TOLEDO (WTVG) - Jodi Woessner is flat out busy.
She is a fitness instructor.
Her day job is at Owens Corning.
And she recently won the Ohio Queens Bowling Tournament, the most prestigious event in the Buckeye state.
"I felt so calm all day," Woessner said. "I think that just helped keep my emotions under control until I won and i just stood there and, Wow, that just happened."
It also happened for Woessner in 2011.
"It really means a ton to me to be able to do that and still be able to compete," Woessner said. "I just turned 50 in November, so it made me feel really good that I am still here, so I like it."
Jodi started bowling when she could first pick up a bowling ball. Her mom worked at Oregon Lanes and her dad ran a bowling alley in Henry County.
Woessner bowls professionally during the summers as she rolls from her desk along the Maumee River to the alley for tournaments on the road.
"It's tricky," Woessner said. "I work for Owens Corning. They've been great to me in allowing me to work on the road sometimes. But it is tough. It is tough to make a living out there. You're not getting golf purses."
The passion for bowling clearly runs deep in Jodi's family. Her brother even bowled for a bit on tour, but he died in 2011 after complications from a blood clot and Alpha-1 Antitrypsin Deficiency, which affects the liver function.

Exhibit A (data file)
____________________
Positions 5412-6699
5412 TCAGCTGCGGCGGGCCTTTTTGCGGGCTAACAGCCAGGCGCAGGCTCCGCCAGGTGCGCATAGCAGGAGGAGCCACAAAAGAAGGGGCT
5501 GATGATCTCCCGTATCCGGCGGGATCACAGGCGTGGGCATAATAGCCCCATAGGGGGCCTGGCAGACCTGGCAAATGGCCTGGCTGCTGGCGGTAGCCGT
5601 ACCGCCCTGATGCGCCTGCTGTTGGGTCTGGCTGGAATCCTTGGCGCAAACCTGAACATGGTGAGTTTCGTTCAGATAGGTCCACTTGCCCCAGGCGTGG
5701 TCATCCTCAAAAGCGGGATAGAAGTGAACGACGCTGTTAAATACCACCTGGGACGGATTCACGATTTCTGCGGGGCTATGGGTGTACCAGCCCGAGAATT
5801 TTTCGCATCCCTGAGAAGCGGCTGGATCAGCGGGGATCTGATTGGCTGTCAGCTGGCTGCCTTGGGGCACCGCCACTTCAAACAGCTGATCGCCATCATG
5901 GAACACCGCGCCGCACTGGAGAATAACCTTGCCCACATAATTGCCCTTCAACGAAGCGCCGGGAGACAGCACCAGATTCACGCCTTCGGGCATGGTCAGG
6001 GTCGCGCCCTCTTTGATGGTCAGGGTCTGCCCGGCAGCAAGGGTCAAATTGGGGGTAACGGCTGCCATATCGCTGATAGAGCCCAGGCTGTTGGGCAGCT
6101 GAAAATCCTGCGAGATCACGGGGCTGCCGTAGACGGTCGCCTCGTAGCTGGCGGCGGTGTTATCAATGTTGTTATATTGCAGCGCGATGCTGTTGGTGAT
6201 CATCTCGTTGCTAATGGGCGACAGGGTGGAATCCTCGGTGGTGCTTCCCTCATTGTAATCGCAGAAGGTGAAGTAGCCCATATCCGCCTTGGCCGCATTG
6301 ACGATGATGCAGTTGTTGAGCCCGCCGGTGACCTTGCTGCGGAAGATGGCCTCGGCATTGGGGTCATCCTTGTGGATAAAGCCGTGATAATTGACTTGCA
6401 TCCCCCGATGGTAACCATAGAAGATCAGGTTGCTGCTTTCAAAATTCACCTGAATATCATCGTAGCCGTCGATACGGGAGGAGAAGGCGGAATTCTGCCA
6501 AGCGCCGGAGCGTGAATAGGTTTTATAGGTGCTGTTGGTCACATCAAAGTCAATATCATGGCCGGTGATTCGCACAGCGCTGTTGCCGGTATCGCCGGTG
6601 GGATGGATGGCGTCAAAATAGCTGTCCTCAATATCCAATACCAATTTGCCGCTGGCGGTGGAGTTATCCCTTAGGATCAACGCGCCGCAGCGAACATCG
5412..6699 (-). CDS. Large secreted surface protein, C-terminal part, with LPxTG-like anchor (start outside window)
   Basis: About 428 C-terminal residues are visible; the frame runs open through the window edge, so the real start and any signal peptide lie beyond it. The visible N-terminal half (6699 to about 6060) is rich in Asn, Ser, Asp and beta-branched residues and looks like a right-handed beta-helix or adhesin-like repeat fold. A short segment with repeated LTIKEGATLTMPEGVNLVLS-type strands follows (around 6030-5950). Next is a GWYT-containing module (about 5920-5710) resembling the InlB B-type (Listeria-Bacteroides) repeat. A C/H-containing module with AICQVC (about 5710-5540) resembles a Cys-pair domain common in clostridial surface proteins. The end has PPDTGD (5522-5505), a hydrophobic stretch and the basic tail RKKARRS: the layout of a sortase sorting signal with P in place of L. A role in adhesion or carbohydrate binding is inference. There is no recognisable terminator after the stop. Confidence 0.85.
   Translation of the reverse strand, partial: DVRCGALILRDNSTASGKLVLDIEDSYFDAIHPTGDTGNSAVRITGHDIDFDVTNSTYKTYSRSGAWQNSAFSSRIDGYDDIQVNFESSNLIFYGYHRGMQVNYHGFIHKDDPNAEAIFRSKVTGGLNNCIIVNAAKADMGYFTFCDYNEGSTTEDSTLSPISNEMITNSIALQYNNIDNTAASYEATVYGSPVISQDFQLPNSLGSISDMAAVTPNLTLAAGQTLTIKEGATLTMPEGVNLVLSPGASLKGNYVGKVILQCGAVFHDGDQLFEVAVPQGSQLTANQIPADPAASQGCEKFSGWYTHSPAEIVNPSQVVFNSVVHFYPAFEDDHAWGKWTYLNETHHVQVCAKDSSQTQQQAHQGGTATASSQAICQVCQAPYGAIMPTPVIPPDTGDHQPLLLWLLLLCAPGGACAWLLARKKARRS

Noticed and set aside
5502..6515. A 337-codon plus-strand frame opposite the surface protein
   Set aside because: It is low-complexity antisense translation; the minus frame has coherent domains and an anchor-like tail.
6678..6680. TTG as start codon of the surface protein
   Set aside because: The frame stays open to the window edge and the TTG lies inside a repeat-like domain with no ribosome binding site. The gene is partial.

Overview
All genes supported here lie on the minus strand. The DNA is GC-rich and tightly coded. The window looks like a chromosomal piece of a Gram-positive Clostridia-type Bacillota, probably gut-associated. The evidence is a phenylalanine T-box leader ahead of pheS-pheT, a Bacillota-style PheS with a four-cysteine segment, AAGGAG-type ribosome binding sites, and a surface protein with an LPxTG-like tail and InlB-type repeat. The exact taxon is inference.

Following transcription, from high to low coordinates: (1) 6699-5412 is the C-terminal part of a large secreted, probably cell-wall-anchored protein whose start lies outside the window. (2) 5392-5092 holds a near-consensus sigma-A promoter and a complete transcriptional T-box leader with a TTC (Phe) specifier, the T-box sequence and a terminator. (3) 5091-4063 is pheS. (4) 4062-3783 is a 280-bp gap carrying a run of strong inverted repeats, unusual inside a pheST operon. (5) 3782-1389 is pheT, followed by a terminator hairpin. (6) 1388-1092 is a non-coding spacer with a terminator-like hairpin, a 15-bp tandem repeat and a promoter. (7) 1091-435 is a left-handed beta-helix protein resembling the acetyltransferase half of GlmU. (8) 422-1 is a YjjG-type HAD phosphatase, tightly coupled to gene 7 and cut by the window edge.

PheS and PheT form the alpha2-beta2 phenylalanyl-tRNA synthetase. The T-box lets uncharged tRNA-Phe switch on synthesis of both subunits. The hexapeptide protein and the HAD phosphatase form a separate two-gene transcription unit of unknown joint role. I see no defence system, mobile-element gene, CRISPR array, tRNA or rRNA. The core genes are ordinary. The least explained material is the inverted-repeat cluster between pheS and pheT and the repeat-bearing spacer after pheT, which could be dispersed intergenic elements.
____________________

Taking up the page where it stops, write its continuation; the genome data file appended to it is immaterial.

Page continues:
"I got his little BW on my collar here somewhere," Woessner said. "I just think about a lot of the things that we talked about over the years, and when he was in the hospital, I was leaving to go bowl in a tournament, go bowl in the national queens tournament.
"He's sitting in the hospital bed and he's cheering me on. I think about that all the time, and I think about the struggles he went through and I haven't been through any even remotely close to that. It's just bowling. So sometimes you get really, really into it and you get very emotional about things or upset or anything like that. You got to take a step back and think it's just bowling. Yeah, absolutely every single time I step on the lanes I want to win. I'm not bowling if I don't think I can win, but at the same time it's a game, too."